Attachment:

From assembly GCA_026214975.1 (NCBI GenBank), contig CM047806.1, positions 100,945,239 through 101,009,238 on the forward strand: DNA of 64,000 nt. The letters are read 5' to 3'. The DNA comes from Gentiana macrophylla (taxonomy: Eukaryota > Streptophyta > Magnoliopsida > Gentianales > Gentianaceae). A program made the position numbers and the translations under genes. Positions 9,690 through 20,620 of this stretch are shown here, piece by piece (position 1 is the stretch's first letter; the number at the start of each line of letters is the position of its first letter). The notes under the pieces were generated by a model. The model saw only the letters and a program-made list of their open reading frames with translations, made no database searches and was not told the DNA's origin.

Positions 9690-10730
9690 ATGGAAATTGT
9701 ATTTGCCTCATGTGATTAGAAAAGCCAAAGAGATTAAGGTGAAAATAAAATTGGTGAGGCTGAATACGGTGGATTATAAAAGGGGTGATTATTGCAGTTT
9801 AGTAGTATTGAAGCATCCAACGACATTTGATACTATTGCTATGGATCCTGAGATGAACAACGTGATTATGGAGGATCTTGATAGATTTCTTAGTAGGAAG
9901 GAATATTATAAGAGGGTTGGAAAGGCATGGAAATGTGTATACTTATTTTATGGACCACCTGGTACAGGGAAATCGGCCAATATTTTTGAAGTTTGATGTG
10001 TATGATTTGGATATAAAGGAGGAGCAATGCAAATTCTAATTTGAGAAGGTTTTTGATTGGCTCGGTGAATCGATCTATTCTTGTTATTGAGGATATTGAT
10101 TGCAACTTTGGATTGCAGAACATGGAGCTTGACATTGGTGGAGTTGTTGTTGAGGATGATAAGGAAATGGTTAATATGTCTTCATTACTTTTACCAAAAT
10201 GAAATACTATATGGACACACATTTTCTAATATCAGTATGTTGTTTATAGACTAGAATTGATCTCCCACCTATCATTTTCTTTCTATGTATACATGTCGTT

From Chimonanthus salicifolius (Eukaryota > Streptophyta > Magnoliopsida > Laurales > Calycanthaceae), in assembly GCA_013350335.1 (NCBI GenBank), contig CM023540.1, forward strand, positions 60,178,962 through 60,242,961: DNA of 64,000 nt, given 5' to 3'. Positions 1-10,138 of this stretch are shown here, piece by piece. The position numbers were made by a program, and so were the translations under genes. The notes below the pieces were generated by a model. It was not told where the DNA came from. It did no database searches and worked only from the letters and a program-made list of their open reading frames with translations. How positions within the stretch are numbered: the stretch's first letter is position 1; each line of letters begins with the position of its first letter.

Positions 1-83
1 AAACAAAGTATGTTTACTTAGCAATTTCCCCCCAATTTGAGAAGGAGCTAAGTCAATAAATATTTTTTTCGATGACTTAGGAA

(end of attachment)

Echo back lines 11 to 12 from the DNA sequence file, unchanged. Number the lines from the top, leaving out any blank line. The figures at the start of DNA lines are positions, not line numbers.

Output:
Positions 1-83
1 AAACAAAGTATGTTTACTTAGCAATTTCCCCCCAATTTGAGAAGGAGCTAAGTCAATAAATATTTTTTTCGATGACTTAGGAA